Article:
Monday, October 18, 2010

And the winner is...

Surrendering to Motherhood

by Jennifer Huffman
Napa Valley Register | Monday, October 18, 2010

Many of us will be voting for our favorite political candidates in the coming weeks. But I’m competing in a different race. It’s called “The Most Embarrassing Mom in the World.”

It’s easy to become “The Most Embarrassing Mom in the World.” Any mom is eligible and mothers of all ages can apply. Here are just a few of the many examples of how you too can compete for this title:

• Pick up your child after a middle school dance wearing your pajamas and slippers.

• Go to Back to School night and tell each teacher a different “funny” story about your teen. When you get home tell your teen about all the great conversations you had with her teachers.

• Friend your teen on Facebook and “Like” everything they post on their wall. Friend any of your teen’s friends on Facebook. Post photos of your teen on your own Facebook page and tag her in the pictures.

• Sing out loud to any song on the radio when your children are with you in the car. “The Most Embarrassing Mom in the World” candidates get bonus points if you continue to sing at a stoplight with the windows rolled down and another car next to you.

• When listening to the radio, ask your tween if Flo Rida is a boy or a girl. Ask if he really was born in Florida. Look it up later on Wikipedia to double-check.

• Cheer really loud for your daughter and her teammates at her volleyball or other sports games. Wave wildly and clap your hands when she hits her serve over the net. Yell “Good try, honey!” if it doesn’t make it over the net.

• While shopping, pick out a dress that you think would look “really cute” on your teenager/tween. Insist she try it on. Make her model it while you take pictures of her in the dressing room with your cell phone camera. Post them to Facebook.

• Recommend a certain pair of shoes that look “comfortable” to your teenager or child. Tell her how “practical” they are. Suggest you share the shoes.

•Talk with any of your teenager’s friends without clearing it with your teenager first.

• Ask your elementary school student if she has to go “potty” in front of her friends.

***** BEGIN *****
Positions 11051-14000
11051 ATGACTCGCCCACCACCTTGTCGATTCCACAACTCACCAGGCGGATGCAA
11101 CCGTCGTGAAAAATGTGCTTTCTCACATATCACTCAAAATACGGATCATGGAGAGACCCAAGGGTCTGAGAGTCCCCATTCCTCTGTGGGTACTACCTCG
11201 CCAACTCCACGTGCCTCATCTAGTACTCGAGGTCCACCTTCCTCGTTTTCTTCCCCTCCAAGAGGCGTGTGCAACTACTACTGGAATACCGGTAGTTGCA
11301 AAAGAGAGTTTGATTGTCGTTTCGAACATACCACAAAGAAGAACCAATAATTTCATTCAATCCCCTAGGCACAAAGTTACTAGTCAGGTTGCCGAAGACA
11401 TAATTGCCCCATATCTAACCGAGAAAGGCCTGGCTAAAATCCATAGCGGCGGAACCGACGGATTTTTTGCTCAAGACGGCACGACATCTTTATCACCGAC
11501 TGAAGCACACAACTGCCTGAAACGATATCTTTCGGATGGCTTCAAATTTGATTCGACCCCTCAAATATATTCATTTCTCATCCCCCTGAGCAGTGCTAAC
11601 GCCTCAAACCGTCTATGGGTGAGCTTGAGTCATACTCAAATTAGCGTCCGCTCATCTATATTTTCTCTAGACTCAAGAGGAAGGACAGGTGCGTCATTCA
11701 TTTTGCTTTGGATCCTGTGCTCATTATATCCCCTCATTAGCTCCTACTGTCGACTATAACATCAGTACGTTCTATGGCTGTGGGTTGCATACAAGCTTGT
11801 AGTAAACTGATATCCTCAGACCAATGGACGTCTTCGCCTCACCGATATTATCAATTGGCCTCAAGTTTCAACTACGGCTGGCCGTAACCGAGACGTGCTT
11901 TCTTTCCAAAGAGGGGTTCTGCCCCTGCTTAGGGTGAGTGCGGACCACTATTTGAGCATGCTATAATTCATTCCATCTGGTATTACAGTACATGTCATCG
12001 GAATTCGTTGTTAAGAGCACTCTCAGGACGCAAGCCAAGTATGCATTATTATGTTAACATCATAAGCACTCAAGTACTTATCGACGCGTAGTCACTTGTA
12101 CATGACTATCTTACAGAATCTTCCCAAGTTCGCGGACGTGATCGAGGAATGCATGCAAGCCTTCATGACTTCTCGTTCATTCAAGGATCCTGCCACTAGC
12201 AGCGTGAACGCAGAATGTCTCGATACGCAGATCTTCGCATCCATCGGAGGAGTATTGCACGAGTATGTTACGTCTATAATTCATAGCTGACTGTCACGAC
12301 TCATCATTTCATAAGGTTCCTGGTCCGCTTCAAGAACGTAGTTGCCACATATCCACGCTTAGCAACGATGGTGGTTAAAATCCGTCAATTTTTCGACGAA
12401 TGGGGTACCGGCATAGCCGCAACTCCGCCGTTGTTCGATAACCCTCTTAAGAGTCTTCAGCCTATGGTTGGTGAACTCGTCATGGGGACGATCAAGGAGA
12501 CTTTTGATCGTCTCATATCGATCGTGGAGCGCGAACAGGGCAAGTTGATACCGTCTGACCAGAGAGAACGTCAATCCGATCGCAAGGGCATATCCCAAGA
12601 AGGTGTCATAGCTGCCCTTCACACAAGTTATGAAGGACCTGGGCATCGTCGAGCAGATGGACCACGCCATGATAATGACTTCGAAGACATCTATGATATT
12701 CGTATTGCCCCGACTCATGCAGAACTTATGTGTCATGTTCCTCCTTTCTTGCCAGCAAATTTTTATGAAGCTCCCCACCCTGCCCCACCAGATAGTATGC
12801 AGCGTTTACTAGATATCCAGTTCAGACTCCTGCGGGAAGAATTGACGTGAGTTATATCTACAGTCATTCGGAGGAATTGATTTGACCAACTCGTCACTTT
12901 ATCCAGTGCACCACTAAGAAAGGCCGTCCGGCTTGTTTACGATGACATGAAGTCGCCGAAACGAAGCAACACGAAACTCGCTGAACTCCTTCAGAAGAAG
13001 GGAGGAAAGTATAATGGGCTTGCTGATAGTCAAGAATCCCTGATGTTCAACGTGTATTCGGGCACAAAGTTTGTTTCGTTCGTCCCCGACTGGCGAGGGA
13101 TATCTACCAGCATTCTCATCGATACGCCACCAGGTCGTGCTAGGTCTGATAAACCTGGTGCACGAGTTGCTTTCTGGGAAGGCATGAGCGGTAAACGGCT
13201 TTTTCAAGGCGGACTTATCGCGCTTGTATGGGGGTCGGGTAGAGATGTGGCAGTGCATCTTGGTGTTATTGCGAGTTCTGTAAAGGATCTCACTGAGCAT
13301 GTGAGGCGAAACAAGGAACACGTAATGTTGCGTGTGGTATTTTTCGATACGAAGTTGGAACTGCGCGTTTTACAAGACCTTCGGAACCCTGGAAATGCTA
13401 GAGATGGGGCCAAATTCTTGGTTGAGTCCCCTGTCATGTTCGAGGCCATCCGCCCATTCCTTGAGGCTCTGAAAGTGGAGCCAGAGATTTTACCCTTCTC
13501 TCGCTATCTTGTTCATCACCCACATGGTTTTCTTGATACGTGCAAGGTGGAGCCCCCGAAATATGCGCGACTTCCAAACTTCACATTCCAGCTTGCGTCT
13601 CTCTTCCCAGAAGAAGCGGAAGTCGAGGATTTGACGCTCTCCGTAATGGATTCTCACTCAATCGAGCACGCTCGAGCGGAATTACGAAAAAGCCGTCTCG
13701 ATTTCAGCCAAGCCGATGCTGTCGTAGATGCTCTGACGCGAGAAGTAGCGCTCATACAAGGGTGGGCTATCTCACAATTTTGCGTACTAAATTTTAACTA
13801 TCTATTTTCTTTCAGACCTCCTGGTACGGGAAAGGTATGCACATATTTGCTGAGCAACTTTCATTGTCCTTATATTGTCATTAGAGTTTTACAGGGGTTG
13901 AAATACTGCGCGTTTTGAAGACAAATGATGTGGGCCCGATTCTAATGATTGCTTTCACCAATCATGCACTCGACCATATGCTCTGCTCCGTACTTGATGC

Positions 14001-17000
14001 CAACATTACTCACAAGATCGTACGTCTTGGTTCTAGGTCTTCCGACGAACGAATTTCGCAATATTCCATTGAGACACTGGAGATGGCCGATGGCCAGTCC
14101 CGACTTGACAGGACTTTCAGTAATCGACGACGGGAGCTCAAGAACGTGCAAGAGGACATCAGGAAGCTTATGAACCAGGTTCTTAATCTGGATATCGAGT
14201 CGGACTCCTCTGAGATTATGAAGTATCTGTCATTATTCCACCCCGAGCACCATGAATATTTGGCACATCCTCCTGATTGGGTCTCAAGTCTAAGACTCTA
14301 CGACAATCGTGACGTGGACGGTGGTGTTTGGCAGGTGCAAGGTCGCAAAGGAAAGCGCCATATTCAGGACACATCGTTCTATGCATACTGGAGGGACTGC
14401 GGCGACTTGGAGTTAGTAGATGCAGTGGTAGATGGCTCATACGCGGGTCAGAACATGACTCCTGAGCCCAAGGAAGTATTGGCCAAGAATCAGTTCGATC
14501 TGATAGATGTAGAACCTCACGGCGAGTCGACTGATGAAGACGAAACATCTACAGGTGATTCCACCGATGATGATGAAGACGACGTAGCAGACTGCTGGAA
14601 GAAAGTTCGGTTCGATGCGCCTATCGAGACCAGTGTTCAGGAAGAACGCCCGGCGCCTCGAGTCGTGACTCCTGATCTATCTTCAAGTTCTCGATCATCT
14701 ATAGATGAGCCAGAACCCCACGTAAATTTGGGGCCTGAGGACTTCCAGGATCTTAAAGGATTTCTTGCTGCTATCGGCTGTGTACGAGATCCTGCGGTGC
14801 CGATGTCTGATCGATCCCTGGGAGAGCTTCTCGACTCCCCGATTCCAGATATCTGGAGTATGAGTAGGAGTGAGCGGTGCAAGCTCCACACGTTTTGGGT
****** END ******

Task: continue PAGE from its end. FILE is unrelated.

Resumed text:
•Ask your teenager/middle school student if she likes a certain boy at school, then approach parent of said potential love interest at a PTA meeting and introduce yourself. Exchange e-mail addresses with the other parent.

• Visit your teenager’s high school for a parent teacher conference. Find your daughter in the cafeteria and say hello to her during lunch break. Ask her why she’s eating a Slim Jim instead of something “more healthy.”

• Try to take your ninth-grader’s picture at the school science fair.

• When your teen has a friend sleep over, show the friend photos of your daughter as an infant/toddler/preschooler. Be sure to mention you used to dress all three of your girls in matching outfits. For double points, pull out more photo albums.

• Try to hold your tween’s hand when crossing the street, ideally in front of her school or any other public place.

• Wave to your teen across the crowded parking lot at a football game and shout her name over and over until you get her attention and so she can see where you are sitting.

• Talk about your child’s messy room or hygiene habits to another parent in the school parking lot.

• When your teen starts giving you attitude in public, say “PLEASE DON’T TALK TO ME THAT WAY,” loud enough so everyone around you looks over.

• Suggest your 10th-grader take a sweater on a school field trip to a San Francisco museum. Tell her to “stay with her group” while at the museum. Make her promise to call from the bus on the way home.

• Make your children listen to your “Best of the ’80s” New Wave music CD in the car on a two-hour volleyball game road trip with all their friends. Tell them all about how cool life in the ’80s was.

• Suggest your tween make friends with another classmate that you think seems “really nice.” Ask your teen why she doesn’t hang out with her best friend from third grade any more.

• Write a regular column for the local newspaper about your three girls. Smile sympathetically when your teen tells you she is embarrassed because her teachers ask her if her mom is “that” Jennifer Huffman. Save copies of your column so they can be embarrassed in the future as well.

The judges for “The Most Embarrassing Mom in the World” will be my three daughters, ages 10 to 16. Using a cringe factor, they will rank the level of embarrassment from each incident to award the title.

May the most embarrassing mom win.


Ted Sillanpaa said...

Jennifer...your blog popped up on Michelle's browser...good stuff. My mom picked me up with a hillbilly song BLARING when I was in 9th grade. I complained...she turned it up louder AND began to younger kids' mom just can't do anything without the kids turning red...if I bug them, I just tell them, "I can embarrass you MORE if want to keep giving me a hard time..." Ted Sillanpaa

{april kennedy} said...

All of these things are exactly why we hit it off so well when we first met. We could have a lot of fun in a car with our girls. Not only do I sing really loud...I dare to honk the horn!!